The U.S. Court of Appeals for the Third Circuit ruled yesterday that the Department of Labor’s H-2B visa wage methodology regulation is valid, handing a defeat to a coalition of employers who want to keep wages low for employees in forestry, seafood, hospitality, landscaping and other physically demanding jobs. In Louisiana Forestry Association v. Secretary, U.S. Department of Labor, the court held that the Immigration and Nationality Act gives the Department of Homeland Security the authority to rely on the Labor Department’s decisions about whether U.S. workers are available for jobs that employers want to offer to foreign workers, and whether U.S. workers will be adversely affected if foreign workers are admitted to the U.S. to do particular jobs.
The Labor Department issued a regulation in 2011 that sets out the most important element for making that determination: setting a prevailing wage rate for each occupation and requiring businesses to advertise jobs to workers in the United States at that rate before hiring foreign workers. The court held that the regulation is valid and rejected the businesses’ argument that the Department of Labor cannot set wages at a level high enough to attract U.S. workers.
I am not making this up. The Louisiana Forestry Association, the Crawfish Processors Alliance, and the American Hotel and Lodging Association actually argued that the required wages should not be set high enough to attract U.S. workers and that the Labor Department is not allowed to protect U.S. workers’ rights to a decent wage. Fortunately, the three-judge panel unanimously rejected this cynical argument and found that setting wages below the local prevailing wage does “adversely affect the wages and working conditions of similarly employed United States workers”:
We likewise reject Appellants’ argument that the DOL improperly established wage rates in order to attract U.S. workers—a factor Appellants claim the DOL was prohibited from considering in promulgating the 2011 Wage Rule. According to Appellants, in the NPRM and notice accompanying the final rule, the DOL “discussed the effect of higher wage rates on employers’ ability to attract U.S. workers,” a “factor that Congress and the [DHS] precluded from consideration…” We cannot agree. The INA and DHS regulatory provisions governing the DOL’s issuance of labor certifications require the DOL to consider, in issuing a temporary labor certification, whether H-2B alien workers’ employment “will adversely affect the wages and working conditions of similarly employed United States workers,” 8 C.F.R. 214.2(h)(6)(iii), a requirement that derives from the DHS’s charge from Congress to consider whether H-2B workers will have an “adverse effect” on U.S. workers.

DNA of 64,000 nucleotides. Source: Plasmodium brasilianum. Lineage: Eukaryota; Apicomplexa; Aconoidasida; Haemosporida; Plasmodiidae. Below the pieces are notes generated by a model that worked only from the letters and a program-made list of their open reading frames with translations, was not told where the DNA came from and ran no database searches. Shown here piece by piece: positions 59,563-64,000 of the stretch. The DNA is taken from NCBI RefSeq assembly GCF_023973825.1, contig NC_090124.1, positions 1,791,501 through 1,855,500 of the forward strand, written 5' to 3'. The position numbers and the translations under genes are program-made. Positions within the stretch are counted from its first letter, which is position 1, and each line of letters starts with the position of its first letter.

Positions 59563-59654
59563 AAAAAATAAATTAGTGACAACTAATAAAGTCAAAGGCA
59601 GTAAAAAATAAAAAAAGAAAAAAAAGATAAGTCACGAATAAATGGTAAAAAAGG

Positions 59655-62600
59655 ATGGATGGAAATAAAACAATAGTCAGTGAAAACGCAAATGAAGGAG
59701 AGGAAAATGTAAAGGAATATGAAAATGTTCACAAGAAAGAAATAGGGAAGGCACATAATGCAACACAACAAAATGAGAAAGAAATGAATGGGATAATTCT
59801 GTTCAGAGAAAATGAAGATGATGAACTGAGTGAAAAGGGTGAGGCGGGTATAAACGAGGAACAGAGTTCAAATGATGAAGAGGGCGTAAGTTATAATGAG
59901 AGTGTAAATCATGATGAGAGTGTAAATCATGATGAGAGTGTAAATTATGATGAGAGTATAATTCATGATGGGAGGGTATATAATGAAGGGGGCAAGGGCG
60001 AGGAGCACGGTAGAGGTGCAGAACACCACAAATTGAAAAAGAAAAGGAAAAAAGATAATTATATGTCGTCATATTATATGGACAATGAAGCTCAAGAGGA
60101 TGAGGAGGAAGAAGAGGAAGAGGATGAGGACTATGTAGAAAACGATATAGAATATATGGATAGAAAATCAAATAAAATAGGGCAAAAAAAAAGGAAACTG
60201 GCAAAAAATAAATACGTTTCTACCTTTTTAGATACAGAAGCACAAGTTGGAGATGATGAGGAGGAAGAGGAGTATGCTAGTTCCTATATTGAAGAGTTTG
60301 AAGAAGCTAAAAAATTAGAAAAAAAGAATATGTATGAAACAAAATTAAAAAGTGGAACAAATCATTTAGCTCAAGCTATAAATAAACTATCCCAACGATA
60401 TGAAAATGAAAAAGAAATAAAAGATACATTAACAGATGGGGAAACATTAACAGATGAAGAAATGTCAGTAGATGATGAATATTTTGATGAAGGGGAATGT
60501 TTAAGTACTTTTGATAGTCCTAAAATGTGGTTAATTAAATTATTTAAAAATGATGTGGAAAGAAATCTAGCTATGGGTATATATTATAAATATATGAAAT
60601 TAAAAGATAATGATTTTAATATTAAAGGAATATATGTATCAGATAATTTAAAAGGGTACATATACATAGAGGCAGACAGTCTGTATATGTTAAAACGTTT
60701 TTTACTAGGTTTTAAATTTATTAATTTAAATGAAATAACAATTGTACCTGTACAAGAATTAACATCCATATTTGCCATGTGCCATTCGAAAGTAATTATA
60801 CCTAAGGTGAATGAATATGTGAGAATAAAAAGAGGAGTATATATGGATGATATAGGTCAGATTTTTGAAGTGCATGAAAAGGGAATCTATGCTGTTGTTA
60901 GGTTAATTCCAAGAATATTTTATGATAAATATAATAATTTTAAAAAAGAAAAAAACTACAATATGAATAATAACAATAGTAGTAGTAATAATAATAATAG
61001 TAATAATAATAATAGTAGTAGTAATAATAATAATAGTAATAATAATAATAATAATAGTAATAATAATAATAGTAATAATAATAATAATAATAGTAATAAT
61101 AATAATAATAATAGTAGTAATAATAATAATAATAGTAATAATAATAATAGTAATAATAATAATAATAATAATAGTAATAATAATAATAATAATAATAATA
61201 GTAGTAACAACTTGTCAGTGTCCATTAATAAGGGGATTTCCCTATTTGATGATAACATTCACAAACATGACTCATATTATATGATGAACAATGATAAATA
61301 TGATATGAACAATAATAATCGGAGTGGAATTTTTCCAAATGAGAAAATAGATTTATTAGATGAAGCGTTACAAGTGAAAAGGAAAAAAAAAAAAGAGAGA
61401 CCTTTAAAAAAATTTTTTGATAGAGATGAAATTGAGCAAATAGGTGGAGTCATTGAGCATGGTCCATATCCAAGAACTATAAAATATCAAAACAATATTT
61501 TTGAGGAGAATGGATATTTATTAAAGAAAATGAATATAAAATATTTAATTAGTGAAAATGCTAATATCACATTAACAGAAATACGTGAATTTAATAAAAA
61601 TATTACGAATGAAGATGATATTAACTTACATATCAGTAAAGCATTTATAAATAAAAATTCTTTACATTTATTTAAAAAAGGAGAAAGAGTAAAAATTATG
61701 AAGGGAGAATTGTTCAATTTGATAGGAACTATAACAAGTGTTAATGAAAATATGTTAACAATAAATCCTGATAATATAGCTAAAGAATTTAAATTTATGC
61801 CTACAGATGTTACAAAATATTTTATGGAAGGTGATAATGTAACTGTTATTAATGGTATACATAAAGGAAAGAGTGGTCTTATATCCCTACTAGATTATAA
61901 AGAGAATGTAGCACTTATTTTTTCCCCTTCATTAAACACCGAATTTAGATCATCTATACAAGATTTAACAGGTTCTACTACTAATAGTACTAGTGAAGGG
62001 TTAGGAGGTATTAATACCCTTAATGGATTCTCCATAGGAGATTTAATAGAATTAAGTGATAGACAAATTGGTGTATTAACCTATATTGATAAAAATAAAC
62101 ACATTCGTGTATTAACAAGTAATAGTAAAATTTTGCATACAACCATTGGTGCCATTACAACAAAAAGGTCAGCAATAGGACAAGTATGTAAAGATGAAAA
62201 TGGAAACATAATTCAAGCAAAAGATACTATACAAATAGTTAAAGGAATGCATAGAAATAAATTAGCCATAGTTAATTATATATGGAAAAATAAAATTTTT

This litigation is only one step in a five year long legal odyssey that began when the Comité de Apoyo a los Trabajadores Agricolas and the Pineros y Campesinos Unidos del Noroeste (two farmworker groups), represented by Friends of Farmworkers, the Southern Poverty Law Center and the Centro de los Derechos del Migrante (Center on Migrant Rights), sued the Labor Department, which during the Bush administration set H-2B wage rates that were so low they discouraged U.S. workers from applying for or taking tens of thousands of jobs each year. The wages were systematically set about 25 percent lower than the true prevailing wage, as EPI pointed out in op-eds, congressional testimony, and rulemaking comments. Eventually, the Obama administration’s Labor Department issued a new rule and for the past five years has steadfastly supported the rights of both U.S. and foreign workers to decent jobs at fair wages. Former Secretary Hilda Solis, former Deputy Secretary Seth Harris, and Secretary Tom Perez have not wavered in the face of legal and political attacks engineered by employers intent on driving wages ever lower.
This fight is not over, either in the courts or in Congress, but I salute the attorneys who won this battle—Art Read, Ed Tuddenham, Sarah Rempel, Elizabeth Mauldin, Meredith Stewart, Greg Schell, Michael Dale, and Corinna Spencer-Scheurich—as well as the government’s lawyers, Harry Sheinfeld and Geoffrey Forney. Their tenacity and skill have won a rare victory for workers and their families.